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The Journal Impact Factor and the Publishing Business

The Journal Impact Factor has been discussed, and criticized, for years. A recent Scholarly Kitchen article looks at another proposal for improving the impact factor (Optical Illusions, 21 July 2016). This is by no means the first suggested improvement to the impact factor metric – a search on Scholarly Kitchen itself reveals there are several posts on this topic each year.

Perhaps the biggest problem with the Journal Impact Factor is this. Most journals, from Nature to the smallest journal, seem to have a similar graph when number of citations are measured by individual articles in that journal. A few articles are cited a lot, followed by a very long tail of articles that get few or even zero citations. We all know this, but we persist in believing a Journal Impact Factor is in some way representative for each article in that journal.

Did anyone read my article? Did it have any impact?

Elsevier Library Connect Research Impact Metrics Cards

Any author will ask questions such as the ones above, and academic authors are no exception. In one sense, we have better answers than were possible just 20 years ago. Although thousands of copies of print books are sold per year, in those days there was little evidence coming back to the publisher that those books were actually read. In fact, one joke among publishers was that encyclopedias and bibles had one thing in common: they were more bought than read. A typical publisher would receive just a handful of comments from readers each year. As publishers, we knew the books were sold; but we didn’t know if they had ever been read. So if an author had asked us if anyone read their book, we couldn’t say.

Sparklines: Beautiful Evidence or Muddled Graphics?

Do you understand this graphic? It is an example of a sparkline, by Edward Tufte. Tufte was, if not the originator of sparklines, one of its earliest advocates. He wrote about them in his book Beautiful Evidence (2006); he defines sparklines as “small, intense, wordlike graphics, embedded in the context of words and numbers”. Tufte’s ideas were very influential and were taken up by Microsoft in their 2010 release of Excel. But I don't agree with him about sparklines. 

Thema book subject codes: a “huge leap forward”?

The "huge leap forward" were the words of The Bookseller's BookBrunch newsletter, reporting (21 June 2016) a new version (1.2) of the Thema ebook classification scheme (released in May 2016). Normally a point release of a standard is isn't a huge leap forward, so I was curious to know more. Because BookBrunch is open only to subscribers, I can’t see who is responsible for that "huge leap forward" comment. But the Thema classification scheme itself is open and accessible to anyone who wants to find out more details of this new initiative for book classification.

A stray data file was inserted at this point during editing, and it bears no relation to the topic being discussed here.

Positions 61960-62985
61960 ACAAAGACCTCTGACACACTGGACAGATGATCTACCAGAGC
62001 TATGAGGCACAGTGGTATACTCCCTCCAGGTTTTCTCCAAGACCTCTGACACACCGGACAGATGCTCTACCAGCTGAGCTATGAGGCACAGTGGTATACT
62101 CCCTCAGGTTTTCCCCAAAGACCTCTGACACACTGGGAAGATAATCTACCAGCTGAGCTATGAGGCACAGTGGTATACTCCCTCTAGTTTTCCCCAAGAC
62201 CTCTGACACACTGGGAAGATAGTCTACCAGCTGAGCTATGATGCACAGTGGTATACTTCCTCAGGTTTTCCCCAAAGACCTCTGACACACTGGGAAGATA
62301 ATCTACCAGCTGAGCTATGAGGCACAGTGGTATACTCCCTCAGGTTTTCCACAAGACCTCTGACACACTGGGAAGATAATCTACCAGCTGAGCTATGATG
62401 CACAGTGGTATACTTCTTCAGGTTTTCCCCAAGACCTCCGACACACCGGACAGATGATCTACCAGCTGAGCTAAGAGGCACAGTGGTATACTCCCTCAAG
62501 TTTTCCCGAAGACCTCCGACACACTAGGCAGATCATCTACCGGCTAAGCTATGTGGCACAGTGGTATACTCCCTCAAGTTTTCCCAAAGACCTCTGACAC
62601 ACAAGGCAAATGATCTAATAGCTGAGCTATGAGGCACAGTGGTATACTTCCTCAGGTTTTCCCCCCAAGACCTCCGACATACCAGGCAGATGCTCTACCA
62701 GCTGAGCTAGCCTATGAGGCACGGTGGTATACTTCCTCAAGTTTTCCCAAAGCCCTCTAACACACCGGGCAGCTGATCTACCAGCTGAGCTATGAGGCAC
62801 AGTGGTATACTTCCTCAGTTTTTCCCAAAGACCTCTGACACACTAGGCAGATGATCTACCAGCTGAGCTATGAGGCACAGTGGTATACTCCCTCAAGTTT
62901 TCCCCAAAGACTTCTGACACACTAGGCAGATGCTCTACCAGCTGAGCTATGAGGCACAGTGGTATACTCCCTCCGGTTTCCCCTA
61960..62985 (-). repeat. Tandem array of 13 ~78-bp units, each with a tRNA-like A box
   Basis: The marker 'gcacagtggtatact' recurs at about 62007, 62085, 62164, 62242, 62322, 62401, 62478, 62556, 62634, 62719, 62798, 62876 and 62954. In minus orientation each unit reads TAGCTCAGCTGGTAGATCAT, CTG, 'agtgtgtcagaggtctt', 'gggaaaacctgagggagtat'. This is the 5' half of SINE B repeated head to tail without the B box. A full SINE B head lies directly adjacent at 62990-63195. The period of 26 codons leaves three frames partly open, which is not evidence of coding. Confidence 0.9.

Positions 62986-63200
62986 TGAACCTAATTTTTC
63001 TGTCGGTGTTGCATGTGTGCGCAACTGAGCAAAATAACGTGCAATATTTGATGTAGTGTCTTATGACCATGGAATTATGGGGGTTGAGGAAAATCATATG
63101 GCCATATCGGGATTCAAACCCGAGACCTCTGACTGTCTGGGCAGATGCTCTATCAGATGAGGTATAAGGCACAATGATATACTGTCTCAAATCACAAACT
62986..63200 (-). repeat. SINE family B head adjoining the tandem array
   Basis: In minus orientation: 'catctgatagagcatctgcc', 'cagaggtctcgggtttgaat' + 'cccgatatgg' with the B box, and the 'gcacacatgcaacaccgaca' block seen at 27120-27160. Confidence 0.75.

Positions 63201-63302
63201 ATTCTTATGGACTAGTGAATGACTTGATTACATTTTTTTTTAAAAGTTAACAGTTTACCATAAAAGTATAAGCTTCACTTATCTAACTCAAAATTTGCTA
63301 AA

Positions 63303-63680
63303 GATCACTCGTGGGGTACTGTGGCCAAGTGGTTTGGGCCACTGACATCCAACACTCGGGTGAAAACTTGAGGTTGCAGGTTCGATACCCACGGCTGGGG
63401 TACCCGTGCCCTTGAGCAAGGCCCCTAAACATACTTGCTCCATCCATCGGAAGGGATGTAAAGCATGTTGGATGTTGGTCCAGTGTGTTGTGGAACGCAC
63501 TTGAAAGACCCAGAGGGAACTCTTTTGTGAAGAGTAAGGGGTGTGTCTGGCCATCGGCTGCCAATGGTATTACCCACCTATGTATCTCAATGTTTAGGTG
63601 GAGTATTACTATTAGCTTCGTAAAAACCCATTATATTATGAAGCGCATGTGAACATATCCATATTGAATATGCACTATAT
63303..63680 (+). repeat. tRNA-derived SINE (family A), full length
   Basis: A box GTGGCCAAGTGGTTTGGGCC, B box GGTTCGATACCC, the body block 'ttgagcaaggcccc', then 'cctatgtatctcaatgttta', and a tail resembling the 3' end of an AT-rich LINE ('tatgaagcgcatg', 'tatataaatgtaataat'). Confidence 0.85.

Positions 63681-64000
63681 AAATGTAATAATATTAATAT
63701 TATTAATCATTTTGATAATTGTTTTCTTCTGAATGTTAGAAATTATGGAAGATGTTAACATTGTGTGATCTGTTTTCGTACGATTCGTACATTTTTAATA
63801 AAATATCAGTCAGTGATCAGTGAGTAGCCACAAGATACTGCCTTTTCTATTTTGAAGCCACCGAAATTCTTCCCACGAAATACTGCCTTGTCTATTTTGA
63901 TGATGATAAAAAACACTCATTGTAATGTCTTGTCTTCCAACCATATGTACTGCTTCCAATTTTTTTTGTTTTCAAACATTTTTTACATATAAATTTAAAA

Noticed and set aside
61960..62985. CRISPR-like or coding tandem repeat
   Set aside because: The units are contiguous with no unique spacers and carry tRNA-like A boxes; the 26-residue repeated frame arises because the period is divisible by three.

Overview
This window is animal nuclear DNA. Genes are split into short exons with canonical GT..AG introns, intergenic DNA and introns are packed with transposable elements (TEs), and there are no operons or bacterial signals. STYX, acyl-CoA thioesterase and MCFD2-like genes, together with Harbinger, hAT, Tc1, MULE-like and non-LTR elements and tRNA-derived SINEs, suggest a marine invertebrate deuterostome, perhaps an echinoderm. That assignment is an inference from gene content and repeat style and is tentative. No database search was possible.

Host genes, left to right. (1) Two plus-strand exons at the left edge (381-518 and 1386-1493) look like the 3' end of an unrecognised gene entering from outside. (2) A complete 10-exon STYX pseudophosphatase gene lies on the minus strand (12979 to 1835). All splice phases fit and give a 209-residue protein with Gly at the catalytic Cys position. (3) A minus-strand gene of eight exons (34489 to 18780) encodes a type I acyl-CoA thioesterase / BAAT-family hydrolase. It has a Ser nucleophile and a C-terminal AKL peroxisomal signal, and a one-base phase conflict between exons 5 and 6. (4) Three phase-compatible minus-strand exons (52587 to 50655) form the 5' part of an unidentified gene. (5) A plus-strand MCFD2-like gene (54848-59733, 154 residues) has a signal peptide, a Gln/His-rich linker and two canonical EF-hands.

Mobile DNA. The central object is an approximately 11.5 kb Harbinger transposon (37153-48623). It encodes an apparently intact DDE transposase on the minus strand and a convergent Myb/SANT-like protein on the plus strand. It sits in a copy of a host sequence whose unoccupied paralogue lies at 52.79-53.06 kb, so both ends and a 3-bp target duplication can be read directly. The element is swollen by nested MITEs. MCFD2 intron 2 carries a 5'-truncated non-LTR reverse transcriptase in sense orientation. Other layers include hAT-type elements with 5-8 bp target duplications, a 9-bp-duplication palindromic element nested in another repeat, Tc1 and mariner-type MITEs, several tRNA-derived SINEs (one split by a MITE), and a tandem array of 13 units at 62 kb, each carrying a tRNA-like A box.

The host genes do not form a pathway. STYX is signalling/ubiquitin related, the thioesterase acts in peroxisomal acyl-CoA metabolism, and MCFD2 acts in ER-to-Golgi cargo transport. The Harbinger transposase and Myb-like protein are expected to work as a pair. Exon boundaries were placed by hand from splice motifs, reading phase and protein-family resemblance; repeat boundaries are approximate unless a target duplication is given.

The truth about students and search?

The truth about search seems to be more astonishing than anything you could imagine. Lin Lin, EBSCO Senior User Experience Researcher, talking at the UKeiG Annual Meeting last week, provided some startling revelations, drawing on EBSCO’s wide experience of observing search behaviour with students ranging from age seven to postgraduate - they should know, since they claim to have the largest user research team in the industry, So what is the reality of student search?

The seven classic books about computing

Library Image by Dmitrij Paskevic (CC0)


The books I’m thinking about might not be quite as old as the ones in the photo, but at least some of them will have I hope the patina of age. One of the slightly poignant aspects of working in computing is that the skills of many gifted individuals working in IT is lost within a few years – even if they commit their thoughts to a book. Unlike a novel or a work of art, the solutions and tools created by (say) Kernighan and Ritchie in The C Programming Language will one day be completely forgotten, as new languages and new processes replace them. That seems a shame.

A day in the Life of a (Serious) Researcher


How do researchers really look for and find content for their research? That’s a pretty fundamental question! So I turned to the research project “A Day in the Life of a (Serious) Researcher” with great anticipation to identify that part of the researcher activity relating to seeking and finding information. I found the survey exciting but at the same time questionable in some of its conclusions.

One way of dealing with the rising price of textbooks

Textbooks (Flickr, CC BY 2.0)


Textbook prices are increasing steadily - so what should we do about it?

An interesting article in the Financial Times (Monday 16 May 2016) “Rising Price of Textbooks reaches a tipping point”, reveals the problem and one tutor’s response. US Census Bureau statistics show that textbook prices increased more than 800 per cent between 1978 and 2014, more than triple the cost of inflation.